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Fiadone con Formagio (Italian Savory Easter Cheese Pie)

April 11, 2017 Dessert, Menu No Comments

As I was going through my recipes to gather the ingredients to make my Easter pies for this upcoming week, I was quickly reminded of the adventure that I had gone through a few years back, tracking down the recipe for what was known to me as ‘pastiche’ (pronounced pah-steech). Long story short, my quest for this recipe started years ago when I was trying to duplicate an Italian cheese bread that our friend Lorena’s mom had shared with us. Her mom had referred to the bread as pastiche, but I could never find any such recipe by that name. It wasn’t until a few years ago that I came across the recipe for Umbrian cheese bread, which offered almost the same taste and consistency. The bread has since become part of our family’s Easter tradition.

I thought that I had solved the pastiche mystery…until I had mentioned it to our neighbors. They were also familiar with pastiche through their Italian neighbor, and I had assumed that it was the same recipe. But after sampling their version of pastiche, it turned out that it was nothing at all like what we were familiar with. This version was more of a savory cheese pastry. What I have learned over the years is that it is not uncommon for similar Italian dishes to be region-specific, whether the difference be in name or ingredient. What one family may refer to as a dish in their town, the next town over may refer to it as something else. My guess is that pastiche is a perfect example of this – it is more of a dialect term than a specific recipe.

This whole pastiche conundrum led me to try and search out yet another new recipe, to find a match to this delicious new version that I had tasted. Unlike my long hunt for the Umbrian bread recipe, this time I was able to track down a recipe fairly quick. My search for Italian Easter cheese pastry led me to a recipe for Fiadone cone Formagio, which is an Italian Easter pie made up of a savory cheese and egg filling, wrapped in a firm dough and folded into a half-moon shape. There are different variations that appeared to be regional-specific. Some used a filling combination of Parmigiano Reggiano, Romano and Caciotta cheeses, while others used a Ricotta filling. Some added meats to their fillings, while others added vegetables. Regardless of the unique regional flare, they all had one thing in common….none of them were referred to as pastiche.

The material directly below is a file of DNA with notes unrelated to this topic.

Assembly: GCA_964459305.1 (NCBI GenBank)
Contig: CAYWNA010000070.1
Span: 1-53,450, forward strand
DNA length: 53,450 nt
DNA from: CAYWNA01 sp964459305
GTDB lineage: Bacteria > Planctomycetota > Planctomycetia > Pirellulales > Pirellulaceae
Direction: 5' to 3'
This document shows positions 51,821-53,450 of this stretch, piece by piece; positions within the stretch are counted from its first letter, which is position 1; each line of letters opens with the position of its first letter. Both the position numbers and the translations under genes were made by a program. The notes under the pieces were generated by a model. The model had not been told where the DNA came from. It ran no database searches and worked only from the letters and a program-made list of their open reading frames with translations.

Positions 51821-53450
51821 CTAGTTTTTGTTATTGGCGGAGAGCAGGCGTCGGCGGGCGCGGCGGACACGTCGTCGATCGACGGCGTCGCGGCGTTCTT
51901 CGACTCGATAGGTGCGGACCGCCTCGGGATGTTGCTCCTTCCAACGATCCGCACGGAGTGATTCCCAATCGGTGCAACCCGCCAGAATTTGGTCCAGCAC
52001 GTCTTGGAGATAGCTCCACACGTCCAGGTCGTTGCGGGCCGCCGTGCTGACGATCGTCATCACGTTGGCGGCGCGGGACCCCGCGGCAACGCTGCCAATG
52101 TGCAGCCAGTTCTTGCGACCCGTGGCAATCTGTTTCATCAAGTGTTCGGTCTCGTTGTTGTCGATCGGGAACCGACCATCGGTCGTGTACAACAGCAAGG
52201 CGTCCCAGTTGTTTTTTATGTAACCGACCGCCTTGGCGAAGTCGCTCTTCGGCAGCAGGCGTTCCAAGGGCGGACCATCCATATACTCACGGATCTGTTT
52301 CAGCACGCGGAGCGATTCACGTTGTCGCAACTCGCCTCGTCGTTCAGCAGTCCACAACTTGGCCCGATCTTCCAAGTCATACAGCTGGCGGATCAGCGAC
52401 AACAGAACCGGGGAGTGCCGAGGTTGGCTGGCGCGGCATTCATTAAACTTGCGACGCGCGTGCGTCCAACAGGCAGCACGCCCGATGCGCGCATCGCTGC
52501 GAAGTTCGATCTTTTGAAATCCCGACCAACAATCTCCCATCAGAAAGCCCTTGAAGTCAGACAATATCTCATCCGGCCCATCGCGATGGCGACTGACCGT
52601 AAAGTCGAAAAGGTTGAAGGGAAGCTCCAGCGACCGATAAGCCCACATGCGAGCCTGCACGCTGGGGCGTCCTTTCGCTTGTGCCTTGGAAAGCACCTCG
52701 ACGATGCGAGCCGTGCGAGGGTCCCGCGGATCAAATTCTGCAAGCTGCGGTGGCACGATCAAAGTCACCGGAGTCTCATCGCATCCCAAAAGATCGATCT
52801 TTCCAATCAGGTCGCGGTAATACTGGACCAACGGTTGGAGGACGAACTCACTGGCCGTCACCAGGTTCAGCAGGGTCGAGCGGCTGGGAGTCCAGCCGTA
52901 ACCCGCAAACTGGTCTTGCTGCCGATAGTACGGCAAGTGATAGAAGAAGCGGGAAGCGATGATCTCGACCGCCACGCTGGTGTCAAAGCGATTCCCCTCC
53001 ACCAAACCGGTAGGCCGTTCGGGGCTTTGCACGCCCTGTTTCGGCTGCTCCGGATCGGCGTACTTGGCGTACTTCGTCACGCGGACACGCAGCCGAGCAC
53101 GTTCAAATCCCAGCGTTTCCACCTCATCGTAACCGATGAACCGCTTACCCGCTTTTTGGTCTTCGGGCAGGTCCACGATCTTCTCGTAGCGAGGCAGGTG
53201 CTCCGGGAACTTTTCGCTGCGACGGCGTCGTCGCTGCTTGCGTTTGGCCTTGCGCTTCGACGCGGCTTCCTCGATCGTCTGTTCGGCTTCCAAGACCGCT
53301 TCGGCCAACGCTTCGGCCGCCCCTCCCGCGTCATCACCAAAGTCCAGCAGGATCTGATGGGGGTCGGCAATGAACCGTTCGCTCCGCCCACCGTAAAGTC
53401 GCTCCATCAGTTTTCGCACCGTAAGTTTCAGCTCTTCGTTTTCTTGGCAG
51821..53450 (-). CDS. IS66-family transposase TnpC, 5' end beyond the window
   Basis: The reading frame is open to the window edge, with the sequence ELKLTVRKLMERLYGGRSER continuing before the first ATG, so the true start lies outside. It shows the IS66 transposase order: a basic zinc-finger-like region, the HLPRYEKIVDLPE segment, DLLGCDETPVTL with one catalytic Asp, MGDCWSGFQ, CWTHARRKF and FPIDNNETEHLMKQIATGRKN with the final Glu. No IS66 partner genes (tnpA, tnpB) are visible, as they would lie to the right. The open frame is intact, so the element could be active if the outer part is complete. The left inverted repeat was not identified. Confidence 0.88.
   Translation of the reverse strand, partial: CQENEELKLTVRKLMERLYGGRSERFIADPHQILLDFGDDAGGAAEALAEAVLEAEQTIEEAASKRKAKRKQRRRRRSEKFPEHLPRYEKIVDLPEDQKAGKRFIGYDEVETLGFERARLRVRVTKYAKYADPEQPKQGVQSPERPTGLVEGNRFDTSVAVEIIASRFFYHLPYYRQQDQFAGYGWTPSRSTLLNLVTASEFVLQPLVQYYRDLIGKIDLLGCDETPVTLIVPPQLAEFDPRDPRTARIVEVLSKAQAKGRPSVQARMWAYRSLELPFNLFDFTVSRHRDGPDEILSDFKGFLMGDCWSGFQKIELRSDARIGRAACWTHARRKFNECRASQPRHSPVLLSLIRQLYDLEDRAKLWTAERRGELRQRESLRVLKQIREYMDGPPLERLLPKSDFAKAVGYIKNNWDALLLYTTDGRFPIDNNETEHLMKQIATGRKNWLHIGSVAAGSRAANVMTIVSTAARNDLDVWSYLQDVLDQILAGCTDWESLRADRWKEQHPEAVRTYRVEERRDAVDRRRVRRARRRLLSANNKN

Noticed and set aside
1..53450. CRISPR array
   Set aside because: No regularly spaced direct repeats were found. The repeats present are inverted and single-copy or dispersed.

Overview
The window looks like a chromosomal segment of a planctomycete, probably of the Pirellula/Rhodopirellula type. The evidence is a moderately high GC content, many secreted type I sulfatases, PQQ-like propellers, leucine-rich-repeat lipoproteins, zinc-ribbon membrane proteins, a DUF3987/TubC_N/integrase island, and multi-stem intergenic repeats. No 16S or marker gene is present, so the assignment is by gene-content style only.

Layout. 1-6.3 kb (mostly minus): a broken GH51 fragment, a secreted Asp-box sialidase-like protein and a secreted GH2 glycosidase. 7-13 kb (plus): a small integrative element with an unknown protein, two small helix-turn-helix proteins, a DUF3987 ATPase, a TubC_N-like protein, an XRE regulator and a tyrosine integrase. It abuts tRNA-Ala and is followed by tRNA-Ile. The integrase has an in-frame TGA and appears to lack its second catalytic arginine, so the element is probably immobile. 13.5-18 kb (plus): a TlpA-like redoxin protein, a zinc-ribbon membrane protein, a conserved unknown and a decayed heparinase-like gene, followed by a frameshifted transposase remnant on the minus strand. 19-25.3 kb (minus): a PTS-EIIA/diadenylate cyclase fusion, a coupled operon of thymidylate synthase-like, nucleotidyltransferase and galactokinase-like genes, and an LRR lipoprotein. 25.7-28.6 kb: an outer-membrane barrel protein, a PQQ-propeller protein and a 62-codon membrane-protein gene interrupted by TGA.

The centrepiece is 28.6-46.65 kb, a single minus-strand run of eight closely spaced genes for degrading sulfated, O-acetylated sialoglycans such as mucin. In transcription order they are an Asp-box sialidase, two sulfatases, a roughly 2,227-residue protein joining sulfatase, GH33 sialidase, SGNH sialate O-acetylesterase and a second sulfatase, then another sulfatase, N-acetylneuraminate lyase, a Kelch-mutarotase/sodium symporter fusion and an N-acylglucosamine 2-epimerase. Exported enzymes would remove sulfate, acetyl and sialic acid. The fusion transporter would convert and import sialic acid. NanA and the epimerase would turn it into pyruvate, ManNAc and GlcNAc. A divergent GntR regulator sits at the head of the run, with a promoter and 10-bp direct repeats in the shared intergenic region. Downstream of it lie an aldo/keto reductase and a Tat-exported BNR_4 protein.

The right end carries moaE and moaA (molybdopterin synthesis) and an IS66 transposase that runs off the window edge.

I may never find out the true meaning or origin of the term pastiche. But one thing that I have learned over the years is that there is no shortage of phenomenal Italian Easter recipes. Below is my interpretation of Fiadone con Formagio. You can also find the link to my Umbrian Cheese Bread recipe, and my other Easter recipes below.

Buona Pasqua!

 

Fiadone con Formagio (Italian Savory Easter Cheese Pie)

As I was doing my research for this post, in true Italian recipe fashion I found various versions using various ingredients and measurements. One of the key ingredients that was consistent was Caciotta cheese, which is a rural semi-soft cheese from central Italy that could be made from either cow’s, goat’s, ewe’s or buffalo’s milk. You may find this during Easter season sold as ‘basket cheese’. I chose to use fontina, which is my personal preference for a semi-soft Italian cheese. Regarding the measurements, I went ahead with the measurements that I felt most comfortable and familiar with, based off of other similar recipes that I have made.

For the dough:

5 eggs, plus one egg for egg wash
3 tablespoons vegetable or canola oil
3 cups flour, sifted, plus more as needed
pinch of salt
1 teaspoon milk

Mix the 5 eggs and oil together. Mix the flour and salt together. Slowly fold in the flour into the eggs, either by had or by using a dough hook on a mixing machine. Add the teaspoon of milk. Continue to fold/mix for about 8-10 minutes, until well incorporated and a dough ball forms. You can add additional flour if needed to avoid sticking. Place the dough into a lightly sprayed bowl, cover with a towel and let it sit in a warm area for one hour. You can make one day ahead of time and refrigerate – be sure to wrap the dough ball in clear plastic wrap prior to refrigerating.

After the dough has sat for one hour, you want to roll it out to approximately 1/8″ thin. To help with this process, I used my pasta machine for a more consistent thickness. Of course, you can roll it out with a rolling pin if you do not have a pasta machine. Be sure to keep the dough floured to avoid sticking. Once rolled out, you can use a cookie cutter (approximately 3″-3.5″ wide) or a juice glass to cut the dough into circles. You should get 24 circles from this batter.